It’s hard to walk down Ottawa’s Sparks Street these days without tripping over some lobbyist or public relations consultant for the arms industry. Strategically located only a block from Parliament Hill, the street is a beachhead for firms vying for a larger piece of the military budget.
Year after year defence spending has been rising. Increases brought in by the Paul Martin Liberals, and later boosted by the Stephen Harper Conservatives, have created a lucrative market for Canadian and international (especially U.S.) defence contractors.
Military spending will reach $22.3 billion in 2010-2011, according to a report by the Canadian Centre for Policy Alternatives authored by Rideau Institute senior advisor Bill Robinson – 54% higher than before the terrorist attacks on September 11, 2001.
As the total budget increases, so does the amount spent on equipment. Last year DND told NATO that it intended to devote 17.5% of its spending to equipment expenditures in 2010, a 38% increase from the previous year.
This is good news for firms such as Lockheed Martin, Boeing, and General Dynamics. These US-based firms have been selling fleets aircraft, helicopters, vehicles to the Canadian Forces, and hope to sell a lot more. But how much longer can the party last?
Military-funded lobby groups, such as the Conference of Defence Associations, have lobbied for increases to military spending by arguing we are a relatively small spender and are shirking our responsibility to NATO.
But they are ignoring the fact that NATO and other international authorities rank Canada as the 13th largest military spender in the world in real dollars, and the 6th largest within the 28-member NATO alliance.
Canada’s military spending is sure to come under increased attention as the financial deficit increases. Demands for more spending on social programs on the one hand, or tax cuts on the other, will compete with the military’s bulging line item on Finance Department spreadsheets.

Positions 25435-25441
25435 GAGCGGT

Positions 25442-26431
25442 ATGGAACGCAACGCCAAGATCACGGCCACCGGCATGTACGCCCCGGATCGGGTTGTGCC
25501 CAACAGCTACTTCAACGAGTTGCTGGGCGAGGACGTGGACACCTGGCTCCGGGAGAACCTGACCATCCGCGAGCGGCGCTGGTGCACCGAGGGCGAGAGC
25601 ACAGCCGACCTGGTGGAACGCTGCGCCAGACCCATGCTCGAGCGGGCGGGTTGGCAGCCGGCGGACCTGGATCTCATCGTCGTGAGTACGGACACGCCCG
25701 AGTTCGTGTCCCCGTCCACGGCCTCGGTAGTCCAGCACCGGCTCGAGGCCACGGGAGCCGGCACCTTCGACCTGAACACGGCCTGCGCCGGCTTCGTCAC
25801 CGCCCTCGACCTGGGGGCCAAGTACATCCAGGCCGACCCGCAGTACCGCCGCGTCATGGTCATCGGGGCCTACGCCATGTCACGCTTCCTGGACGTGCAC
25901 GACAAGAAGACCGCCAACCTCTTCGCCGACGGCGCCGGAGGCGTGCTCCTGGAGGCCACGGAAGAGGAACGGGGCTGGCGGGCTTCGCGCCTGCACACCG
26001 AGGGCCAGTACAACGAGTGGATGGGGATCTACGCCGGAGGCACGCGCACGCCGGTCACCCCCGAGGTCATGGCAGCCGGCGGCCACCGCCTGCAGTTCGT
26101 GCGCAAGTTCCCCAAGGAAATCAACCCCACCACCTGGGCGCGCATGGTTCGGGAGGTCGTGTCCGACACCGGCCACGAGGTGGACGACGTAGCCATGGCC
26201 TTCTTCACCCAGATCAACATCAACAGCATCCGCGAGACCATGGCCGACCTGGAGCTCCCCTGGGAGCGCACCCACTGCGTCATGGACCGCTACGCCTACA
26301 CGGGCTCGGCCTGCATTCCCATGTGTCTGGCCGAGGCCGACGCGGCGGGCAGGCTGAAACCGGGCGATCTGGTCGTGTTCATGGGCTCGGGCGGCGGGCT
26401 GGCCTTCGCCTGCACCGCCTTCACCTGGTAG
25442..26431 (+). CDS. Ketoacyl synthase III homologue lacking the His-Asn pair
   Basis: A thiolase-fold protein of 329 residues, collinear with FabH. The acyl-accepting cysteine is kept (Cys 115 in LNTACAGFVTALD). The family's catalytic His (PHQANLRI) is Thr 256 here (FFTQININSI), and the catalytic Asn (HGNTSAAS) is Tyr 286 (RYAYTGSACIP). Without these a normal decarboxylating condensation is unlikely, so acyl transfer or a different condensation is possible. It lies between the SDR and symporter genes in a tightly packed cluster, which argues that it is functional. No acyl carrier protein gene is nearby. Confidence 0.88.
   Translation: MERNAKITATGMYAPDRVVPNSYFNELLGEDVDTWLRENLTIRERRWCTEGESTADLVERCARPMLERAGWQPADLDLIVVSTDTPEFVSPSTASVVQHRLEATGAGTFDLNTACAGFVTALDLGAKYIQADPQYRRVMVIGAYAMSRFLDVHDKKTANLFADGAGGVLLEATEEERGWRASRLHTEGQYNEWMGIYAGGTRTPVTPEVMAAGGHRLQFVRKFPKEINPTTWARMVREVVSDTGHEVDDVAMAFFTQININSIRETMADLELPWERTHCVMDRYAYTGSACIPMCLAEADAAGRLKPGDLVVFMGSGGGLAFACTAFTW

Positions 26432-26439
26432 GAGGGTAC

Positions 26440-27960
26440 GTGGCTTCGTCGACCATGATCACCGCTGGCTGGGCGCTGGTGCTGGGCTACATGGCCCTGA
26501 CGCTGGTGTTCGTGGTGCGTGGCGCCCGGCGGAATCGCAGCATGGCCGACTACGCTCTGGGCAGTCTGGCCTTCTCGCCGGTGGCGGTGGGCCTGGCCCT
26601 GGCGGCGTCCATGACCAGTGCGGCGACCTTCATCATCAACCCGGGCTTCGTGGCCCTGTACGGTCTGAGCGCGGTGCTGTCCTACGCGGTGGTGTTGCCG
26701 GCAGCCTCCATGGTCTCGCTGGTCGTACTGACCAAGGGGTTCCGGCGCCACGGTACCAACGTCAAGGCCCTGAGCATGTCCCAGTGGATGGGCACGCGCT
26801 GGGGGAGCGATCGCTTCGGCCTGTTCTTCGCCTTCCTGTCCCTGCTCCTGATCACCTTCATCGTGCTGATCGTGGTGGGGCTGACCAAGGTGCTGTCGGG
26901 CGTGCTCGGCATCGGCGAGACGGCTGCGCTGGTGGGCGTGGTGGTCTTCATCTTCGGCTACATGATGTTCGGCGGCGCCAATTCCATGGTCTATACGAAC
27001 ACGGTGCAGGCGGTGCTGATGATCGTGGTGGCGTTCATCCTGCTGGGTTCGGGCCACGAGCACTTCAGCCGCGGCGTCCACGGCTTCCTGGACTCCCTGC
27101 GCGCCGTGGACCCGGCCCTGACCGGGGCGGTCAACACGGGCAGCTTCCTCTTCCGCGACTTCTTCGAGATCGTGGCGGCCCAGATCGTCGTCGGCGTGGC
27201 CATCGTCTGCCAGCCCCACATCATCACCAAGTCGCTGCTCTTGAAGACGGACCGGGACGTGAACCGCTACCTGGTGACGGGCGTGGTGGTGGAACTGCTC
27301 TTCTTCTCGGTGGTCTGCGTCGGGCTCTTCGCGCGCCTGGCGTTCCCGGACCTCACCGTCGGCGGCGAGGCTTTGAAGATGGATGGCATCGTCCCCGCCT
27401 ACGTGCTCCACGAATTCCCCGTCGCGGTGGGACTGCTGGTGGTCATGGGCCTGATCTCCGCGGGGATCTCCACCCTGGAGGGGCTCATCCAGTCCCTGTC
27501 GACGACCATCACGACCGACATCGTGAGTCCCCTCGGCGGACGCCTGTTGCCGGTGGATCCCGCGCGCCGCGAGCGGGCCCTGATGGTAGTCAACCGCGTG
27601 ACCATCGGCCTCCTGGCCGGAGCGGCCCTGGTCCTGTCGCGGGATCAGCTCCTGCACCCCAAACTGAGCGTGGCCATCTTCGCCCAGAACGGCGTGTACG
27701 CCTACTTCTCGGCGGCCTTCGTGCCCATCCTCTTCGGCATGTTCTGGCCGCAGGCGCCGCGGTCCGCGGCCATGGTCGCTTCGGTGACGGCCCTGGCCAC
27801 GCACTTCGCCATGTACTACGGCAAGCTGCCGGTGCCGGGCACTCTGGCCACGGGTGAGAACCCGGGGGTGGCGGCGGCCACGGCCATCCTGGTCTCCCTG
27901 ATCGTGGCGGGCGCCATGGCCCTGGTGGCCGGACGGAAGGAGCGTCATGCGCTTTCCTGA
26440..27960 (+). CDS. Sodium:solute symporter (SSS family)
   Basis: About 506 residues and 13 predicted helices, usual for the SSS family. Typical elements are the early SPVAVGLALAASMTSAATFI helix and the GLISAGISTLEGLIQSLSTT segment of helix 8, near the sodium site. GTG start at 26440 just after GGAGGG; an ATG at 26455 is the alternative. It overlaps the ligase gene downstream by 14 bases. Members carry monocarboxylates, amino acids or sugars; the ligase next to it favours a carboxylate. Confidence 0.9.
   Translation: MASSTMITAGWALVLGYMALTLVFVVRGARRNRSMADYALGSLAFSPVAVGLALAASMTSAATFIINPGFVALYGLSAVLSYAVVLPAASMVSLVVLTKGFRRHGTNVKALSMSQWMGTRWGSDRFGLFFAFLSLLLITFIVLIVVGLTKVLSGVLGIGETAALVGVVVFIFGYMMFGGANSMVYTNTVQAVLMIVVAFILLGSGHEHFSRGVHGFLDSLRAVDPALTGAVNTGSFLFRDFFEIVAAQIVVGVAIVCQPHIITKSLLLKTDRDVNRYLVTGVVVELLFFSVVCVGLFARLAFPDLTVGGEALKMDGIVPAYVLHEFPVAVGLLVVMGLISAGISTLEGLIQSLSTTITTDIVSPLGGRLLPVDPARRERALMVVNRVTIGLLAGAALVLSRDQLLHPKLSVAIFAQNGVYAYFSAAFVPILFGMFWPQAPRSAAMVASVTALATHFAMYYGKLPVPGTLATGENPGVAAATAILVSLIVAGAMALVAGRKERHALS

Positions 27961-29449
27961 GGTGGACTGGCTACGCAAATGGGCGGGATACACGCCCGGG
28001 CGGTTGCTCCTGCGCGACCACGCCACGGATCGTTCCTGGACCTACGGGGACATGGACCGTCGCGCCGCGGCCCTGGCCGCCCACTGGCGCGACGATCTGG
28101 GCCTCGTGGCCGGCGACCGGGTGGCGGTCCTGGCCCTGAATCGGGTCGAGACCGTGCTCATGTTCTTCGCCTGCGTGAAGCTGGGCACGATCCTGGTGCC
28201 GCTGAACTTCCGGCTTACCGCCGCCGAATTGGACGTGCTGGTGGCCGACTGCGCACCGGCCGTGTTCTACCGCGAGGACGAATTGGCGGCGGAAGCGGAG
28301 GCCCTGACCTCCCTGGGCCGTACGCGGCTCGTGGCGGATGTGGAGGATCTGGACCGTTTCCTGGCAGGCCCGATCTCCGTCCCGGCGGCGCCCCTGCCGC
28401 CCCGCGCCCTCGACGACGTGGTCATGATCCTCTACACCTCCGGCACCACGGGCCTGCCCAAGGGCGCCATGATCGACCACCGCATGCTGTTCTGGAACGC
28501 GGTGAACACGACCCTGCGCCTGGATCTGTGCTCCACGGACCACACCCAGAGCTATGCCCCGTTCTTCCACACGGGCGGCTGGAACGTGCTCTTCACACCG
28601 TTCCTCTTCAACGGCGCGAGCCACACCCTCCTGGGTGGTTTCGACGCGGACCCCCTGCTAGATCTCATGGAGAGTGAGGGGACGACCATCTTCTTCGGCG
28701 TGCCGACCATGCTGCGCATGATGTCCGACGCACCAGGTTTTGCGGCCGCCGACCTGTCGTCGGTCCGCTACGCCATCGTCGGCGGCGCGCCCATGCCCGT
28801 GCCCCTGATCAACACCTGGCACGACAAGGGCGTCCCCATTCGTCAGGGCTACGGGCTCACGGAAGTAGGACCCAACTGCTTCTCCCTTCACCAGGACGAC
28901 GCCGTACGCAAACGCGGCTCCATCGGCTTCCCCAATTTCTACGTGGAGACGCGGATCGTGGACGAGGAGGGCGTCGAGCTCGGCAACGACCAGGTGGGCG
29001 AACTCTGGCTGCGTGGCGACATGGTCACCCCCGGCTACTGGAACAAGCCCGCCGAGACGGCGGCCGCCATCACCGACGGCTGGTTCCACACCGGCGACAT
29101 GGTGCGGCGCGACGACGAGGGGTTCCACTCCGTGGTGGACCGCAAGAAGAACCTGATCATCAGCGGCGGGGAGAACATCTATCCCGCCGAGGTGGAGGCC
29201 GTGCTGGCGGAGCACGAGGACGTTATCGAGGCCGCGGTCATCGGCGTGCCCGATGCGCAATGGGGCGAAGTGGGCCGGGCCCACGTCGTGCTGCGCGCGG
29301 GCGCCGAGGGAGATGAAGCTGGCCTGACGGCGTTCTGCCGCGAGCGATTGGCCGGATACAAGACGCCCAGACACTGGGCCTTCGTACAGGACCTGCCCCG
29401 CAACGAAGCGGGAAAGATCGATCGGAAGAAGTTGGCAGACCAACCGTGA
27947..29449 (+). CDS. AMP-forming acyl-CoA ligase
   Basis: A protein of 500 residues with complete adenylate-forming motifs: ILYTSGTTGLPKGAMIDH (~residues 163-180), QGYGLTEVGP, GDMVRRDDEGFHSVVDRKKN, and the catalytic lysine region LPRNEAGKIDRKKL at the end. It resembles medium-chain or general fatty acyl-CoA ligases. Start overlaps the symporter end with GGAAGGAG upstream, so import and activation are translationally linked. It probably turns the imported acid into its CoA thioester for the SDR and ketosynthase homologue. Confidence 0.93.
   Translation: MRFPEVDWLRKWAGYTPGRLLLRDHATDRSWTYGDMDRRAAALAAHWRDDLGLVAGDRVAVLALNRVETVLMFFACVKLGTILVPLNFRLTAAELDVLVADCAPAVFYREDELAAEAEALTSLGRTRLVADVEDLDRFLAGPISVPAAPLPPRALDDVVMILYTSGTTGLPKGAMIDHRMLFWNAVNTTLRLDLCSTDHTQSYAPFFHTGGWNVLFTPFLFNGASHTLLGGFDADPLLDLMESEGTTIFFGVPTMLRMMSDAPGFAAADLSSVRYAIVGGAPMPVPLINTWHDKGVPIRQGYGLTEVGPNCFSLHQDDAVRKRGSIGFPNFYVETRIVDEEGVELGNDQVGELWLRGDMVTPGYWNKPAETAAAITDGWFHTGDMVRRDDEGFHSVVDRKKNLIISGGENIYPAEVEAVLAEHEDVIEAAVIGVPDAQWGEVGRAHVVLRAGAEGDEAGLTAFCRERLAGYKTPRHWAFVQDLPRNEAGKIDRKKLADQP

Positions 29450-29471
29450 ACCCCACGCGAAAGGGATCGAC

Canada’s finances are in poor shape, and Finance Minister Flaherty expects to post a budget deficit more than $40 billion. Like a tap that only turns one way, the Conservatives are committed to increasing military spending for years to come.
How can more increases be justified given that Canada’s spending is now higher than at any time since Adolf Hitler’s defeat at the end of the Second World War, in adjusted dollars?
Reducing military spending is becoming the norm in NATO, and Canada’s Conservative government is falling out of step with its allies. Most governments in NATO are looking to reduce their military spending, not increase it. NATO’s annual report on Defence Expenditures of NATO Countries (1990-2010) shows that 17 of 28 member countries plan to reduce the amount of dollars spent on defence.
When defence spending is compared to national economies, Canada stands alongside Poland, Luxembourg, and Albania as the only NATO countries planning to increase the defence spending as a percentage of GDP.
The reality is Canadians are turning their attention toward issues at home, such as jobs.
A Leger Marketing poll this month found that almost 60% of those questioned believe that “Canada should take a peace dividend and cut back on military spending to focus on other more pressing social issues at home.” An increase of 10 points over a similar poll taken a year ago.
But the main question here is, will these people find a federal party to represent their views? The truth is that for many years, no political party has been prepared to say “no” to increased military spending: not the Liberals, not the NDP, not the Bloc Québécois, and certainly not the Conservatives whose political base eats up military spending like red meat (despite their party’s reputation as low-tax, no-deficit supporters).
The first sign of a break with the recent past has been the Liberals’ questioning of the F-35 stealth fighters.
It should be noted that Michael Ignatieff has not called for reducing military spending. The party supports replacing our CF-18s with new fighter-bombers – they just don’t like this particular stealth fighter deal. The other parties also oppose the deal, but the Liberals have seized the issue to distinguish themselves from the Conservatives.
Whether this evolves into a larger debate about government spending priorities and the demands of the defence lobby remains to be seen, but it certainly could become emblematic of the public’s desire to bring the post-9/11 chapter to a close, and refocus on issues at home.